Rohtang Pass (or Rohtam Pass) is a high mountain pass at an elevation of 3,979 m (13,054 ft) above the sea level, located on the eastern Pir Panjal Range of the Himalayas. The pass is traversed by the Leh-Manali Highway. The pass is closed half a year and each season road crews use GPS to find the road and dig it out again. However, massive and deadly landslides continue, giving the pass its name, which translates to ground of corpses.
Situated about 53 km from Manali, it connects Kullu valley with Lahaul and Spiti which in turn provide access to Leh. It’s only open from May to November and is so dangerous the Government of India is building an 8.8km tunnel as an alternative. Known for its scenic beauty, Rohtang Pass holds strategic importance for India. It’s the gateway to Keylong in the landlocked Lahaul Valley from Manali in the state's Kullu district.
This road has humbled many egos. It’s not for the sissies and shouldn’t be attempted by novice drivers. The road is in dreadful condition and requires strong nerves to negotiate it. It remains off-limits from the rest of the country for over five months due to heavy snow deposits on the road. This pass is an ancient trade route between the people on either side of Pir Panjal. The move to control traffic was also necessary as the area beyond Rohtang Pass (Lahul and Spiti valley) gets connected by road for only three months (July to September) in a year. This is the time when people from Lahul valley transport their cash crop, potatoes and peas to the markets across the Rohtang Pass to Kullu and earn money for the land locked period of 9 months rest of the year.
The pass has become infamous for long traffic snarls with jams at times ending up after 12 long hours. The road remains jam-packed and delays are inevitable. Traffic jams are common as military vehicles, trucks, and goods carriers try to navigate the tight roads and rough terrain, compounded by snow and ice at certain points and the large number of tourists vehicles. Long que of tourist vehicles has become a daily scene on this stretch. Rohtang Pass figures high on itineraries of tourists visiting Manali, Kullu, Leh and nearby areas. Besides Lahaul and Spiti, Rohtang Pass also serves as the gateway to Pangi and the valley of Leh. Like the Zoji La Pass, Rohtang also serves as the gateway to Ladakh. The pass offers beautiful sights of glaciers, peaks, Lahaul Valley and the Chandra River. The twin peaks of Geypan are also visible from Rohtang.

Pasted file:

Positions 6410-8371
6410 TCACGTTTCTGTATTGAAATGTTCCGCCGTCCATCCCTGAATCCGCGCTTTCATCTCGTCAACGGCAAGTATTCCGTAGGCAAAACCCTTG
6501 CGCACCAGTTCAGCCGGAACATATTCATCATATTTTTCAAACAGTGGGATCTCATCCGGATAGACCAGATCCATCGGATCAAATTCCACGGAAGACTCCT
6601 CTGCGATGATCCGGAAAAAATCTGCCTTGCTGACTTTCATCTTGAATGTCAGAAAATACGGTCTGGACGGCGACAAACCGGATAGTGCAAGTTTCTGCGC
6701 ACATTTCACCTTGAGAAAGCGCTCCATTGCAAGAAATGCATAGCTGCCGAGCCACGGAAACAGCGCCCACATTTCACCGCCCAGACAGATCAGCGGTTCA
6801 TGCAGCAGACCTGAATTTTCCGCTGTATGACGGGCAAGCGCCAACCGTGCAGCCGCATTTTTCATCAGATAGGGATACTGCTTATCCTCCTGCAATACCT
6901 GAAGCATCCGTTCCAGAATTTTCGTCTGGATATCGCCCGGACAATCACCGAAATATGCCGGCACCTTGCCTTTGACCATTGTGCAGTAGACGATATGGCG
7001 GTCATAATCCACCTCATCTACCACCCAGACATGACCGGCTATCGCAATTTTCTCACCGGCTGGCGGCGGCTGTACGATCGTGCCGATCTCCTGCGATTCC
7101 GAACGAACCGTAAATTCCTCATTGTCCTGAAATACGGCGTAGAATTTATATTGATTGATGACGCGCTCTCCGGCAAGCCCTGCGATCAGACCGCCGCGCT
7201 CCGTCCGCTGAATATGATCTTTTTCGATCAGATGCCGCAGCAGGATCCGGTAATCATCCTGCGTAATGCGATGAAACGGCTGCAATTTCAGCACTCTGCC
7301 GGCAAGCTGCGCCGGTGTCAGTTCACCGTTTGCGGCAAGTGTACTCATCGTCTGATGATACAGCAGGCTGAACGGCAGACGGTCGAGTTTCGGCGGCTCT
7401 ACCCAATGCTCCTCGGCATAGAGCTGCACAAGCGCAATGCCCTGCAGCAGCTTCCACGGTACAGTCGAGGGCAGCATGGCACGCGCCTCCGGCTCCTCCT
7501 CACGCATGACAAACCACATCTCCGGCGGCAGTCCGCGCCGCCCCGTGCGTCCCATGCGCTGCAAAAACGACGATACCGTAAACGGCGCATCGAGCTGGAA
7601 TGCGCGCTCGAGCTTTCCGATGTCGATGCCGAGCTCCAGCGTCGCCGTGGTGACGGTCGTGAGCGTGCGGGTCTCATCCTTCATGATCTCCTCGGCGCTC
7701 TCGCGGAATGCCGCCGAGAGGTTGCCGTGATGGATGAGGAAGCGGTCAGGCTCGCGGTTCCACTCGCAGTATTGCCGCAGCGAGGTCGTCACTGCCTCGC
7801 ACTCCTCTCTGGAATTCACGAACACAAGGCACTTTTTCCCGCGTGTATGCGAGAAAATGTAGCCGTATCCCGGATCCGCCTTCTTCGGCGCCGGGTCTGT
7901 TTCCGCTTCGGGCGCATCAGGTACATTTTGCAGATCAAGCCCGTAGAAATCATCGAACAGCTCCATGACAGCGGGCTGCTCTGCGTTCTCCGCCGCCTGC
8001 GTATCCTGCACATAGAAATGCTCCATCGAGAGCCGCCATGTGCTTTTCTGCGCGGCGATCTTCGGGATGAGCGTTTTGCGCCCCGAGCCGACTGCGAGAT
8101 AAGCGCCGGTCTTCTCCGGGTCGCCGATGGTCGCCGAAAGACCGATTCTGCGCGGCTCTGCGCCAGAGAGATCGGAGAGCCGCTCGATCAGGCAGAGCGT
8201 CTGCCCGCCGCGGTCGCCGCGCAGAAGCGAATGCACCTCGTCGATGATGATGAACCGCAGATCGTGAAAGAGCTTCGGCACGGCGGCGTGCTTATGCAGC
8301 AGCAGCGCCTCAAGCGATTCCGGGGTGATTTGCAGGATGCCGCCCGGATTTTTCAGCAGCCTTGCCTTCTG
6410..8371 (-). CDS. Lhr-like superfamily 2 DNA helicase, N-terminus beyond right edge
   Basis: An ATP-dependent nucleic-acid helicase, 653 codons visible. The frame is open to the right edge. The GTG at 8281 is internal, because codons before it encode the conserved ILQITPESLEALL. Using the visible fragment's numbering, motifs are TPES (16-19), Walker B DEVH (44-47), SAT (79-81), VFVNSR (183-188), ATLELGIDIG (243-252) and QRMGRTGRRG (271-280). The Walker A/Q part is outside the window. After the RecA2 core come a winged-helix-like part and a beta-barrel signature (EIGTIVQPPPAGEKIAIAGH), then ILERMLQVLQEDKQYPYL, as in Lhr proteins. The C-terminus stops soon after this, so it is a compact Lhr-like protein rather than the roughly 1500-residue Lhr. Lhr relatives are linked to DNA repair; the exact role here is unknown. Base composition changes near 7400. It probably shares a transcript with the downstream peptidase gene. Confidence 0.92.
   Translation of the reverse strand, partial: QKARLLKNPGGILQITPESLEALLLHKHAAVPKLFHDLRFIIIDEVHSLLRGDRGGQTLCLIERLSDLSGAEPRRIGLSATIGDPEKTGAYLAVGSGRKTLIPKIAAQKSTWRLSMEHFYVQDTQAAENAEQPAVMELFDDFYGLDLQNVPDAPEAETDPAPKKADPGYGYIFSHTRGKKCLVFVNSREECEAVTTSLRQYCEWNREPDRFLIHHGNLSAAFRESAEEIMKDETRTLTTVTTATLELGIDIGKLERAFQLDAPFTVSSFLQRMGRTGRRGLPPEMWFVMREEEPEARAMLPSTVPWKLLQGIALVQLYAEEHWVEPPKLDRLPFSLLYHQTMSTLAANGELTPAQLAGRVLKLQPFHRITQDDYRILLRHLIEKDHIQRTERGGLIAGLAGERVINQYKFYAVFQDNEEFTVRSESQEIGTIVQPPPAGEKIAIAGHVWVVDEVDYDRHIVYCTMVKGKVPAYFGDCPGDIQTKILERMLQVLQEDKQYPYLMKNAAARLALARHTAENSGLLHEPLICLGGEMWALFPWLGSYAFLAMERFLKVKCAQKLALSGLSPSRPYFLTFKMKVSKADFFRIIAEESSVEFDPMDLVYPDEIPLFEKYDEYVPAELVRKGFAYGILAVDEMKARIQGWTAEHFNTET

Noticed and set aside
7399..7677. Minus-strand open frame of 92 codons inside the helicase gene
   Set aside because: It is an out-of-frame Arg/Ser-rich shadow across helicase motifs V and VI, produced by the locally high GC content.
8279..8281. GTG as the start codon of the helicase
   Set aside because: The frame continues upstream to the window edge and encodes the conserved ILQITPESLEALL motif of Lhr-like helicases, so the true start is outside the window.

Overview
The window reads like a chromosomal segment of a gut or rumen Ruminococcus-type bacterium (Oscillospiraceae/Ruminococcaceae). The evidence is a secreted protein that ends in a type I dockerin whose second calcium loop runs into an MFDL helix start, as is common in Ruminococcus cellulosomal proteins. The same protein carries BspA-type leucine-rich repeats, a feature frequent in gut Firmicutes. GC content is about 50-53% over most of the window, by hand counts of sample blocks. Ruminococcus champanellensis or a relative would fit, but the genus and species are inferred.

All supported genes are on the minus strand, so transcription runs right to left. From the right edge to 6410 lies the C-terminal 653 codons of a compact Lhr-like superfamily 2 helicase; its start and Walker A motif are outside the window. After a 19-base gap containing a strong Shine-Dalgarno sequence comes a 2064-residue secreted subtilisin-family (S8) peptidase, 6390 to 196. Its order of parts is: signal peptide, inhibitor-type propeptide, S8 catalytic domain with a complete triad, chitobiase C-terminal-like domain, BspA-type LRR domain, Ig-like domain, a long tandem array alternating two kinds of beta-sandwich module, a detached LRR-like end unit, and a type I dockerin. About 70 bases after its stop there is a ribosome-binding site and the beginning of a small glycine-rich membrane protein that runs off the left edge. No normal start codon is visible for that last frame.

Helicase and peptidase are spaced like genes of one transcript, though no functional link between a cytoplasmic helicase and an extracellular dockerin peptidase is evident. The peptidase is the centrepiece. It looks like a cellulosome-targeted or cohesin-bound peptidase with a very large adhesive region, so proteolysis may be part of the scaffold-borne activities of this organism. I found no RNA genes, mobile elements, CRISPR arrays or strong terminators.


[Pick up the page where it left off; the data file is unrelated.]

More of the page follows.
This road is usually open from May to November, but it can be closed anytime when the access is not cleared of snow. The name Rohtang means ‘ground of corpses’ due to the number of people who lost their lives trying to cross it. Specially hazardous is Rani Nallah, that has remained a major bottleneck when traveling to Rohtang Pass in Manali. It’s situated 6 km before the Rohtang Pass and has become a major irritant for tourists and travelers while reaching the Rohtang Pass due to bad road condition. The area has become a constant sliding zone for the past few years. The ordeal at the Rani Nallah starts once the snow starts melting during summer season. The melting snow turns this 2 km stretch into nightmare for the motorists. Entire stretch is full of slush and mud. There is no respite later with the advent of monsoon season. With rains and the constant sliding of the hill side, the road gets fully covered with the slush.
The road is certainly breathtaking. The pass is on the watershed between the water basins of the Chenab River and the Beas River, and offers beautiful sights of glaciers, peaks, Lahaul Valley and the Chandra River. The twin peaks of Geypan are also visible from Rohtang. Presently no vehicles are allowed to cross this stretch between 8 am to 12 pm daily as the BRO makes this stretch motorable. Due to the military significance of the highway and the need to keep it open the entire year, the Indian government began building the 8.5 km (5.3 mi) long Rohtang Tunnel in 2010 to bypass Rohtang pass for creating a much safer and faster year-around link. It could be open in 2019.